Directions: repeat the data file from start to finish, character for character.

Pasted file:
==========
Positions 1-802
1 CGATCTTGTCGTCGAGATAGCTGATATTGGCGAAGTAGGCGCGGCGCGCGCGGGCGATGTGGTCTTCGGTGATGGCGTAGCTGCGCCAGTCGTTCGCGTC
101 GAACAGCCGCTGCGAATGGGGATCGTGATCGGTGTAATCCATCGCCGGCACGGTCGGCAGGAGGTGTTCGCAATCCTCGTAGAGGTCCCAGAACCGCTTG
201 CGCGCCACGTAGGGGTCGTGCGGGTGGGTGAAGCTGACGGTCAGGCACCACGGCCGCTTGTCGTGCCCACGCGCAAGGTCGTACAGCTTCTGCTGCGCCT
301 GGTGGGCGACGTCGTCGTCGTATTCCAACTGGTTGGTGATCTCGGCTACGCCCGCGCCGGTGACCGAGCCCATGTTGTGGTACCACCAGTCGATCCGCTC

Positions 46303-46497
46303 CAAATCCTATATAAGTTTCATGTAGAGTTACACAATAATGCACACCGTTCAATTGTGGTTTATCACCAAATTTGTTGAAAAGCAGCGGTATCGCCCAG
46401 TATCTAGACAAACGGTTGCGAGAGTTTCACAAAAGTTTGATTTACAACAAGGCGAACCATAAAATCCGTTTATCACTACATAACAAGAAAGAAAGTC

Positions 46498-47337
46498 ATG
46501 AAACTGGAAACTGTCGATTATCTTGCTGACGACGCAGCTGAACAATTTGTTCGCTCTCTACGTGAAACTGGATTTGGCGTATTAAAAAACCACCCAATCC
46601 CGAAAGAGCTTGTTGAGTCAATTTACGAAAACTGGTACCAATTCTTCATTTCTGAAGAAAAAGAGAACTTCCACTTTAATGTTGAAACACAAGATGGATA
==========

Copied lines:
Positions 1-802
1 CGATCTTGTCGTCGAGATAGCTGATATTGGCGAAGTAGGCGCGGCGCGCGCGGGCGATGTGGTCTTCGGTGATGGCGTAGCTGCGCCAGTCGTTCGCGTC
101 GAACAGCCGCTGCGAATGGGGATCGTGATCGGTGTAATCCATCGCCGGCACGGTCGGCAGGAGGTGTTCGCAATCCTCGTAGAGGTCCCAGAACCGCTTG
201 CGCGCCACGTAGGGGTCGTGCGGGTGGGTGAAGCTGACGGTCAGGCACCACGGCCGCTTGTCGTGCCCACGCGCAAGGTCGTACAGCTTCTGCTGCGCCT
301 GGTGGGCGACGTCGTCGTCGTATTCCAACTGGTTGGTGATCTCGGCTACGCCCGCGCCGGTGACCGAGCCCATGTTGTGGTACCACCAGTCGATCCGCTC

Positions 46303-46497
46303 CAAATCCTATATAAGTTTCATGTAGAGTTACACAATAATGCACACCGTTCAATTGTGGTTTATCACCAAATTTGTTGAAAAGCAGCGGTATCGCCCAG
46401 TATCTAGACAAACGGTTGCGAGAGTTTCACAAAAGTTTGATTTACAACAAGGCGAACCATAAAATCCGTTTATCACTACATAACAAGAAAGAAAGTC

Positions 46498-47337
46498 ATG
46501 AAACTGGAAACTGTCGATTATCTTGCTGACGACGCAGCTGAACAATTTGTTCGCTCTCTACGTGAAACTGGATTTGGCGTATTAAAAAACCACCCAATCC
46601 CGAAAGAGCTTGTTGAGTCAATTTACGAAAACTGGTACCAATTCTTCATTTCTGAAGAAAAAGAGAACTTCCACTTTAATGTTGAAACACAAGATGGATA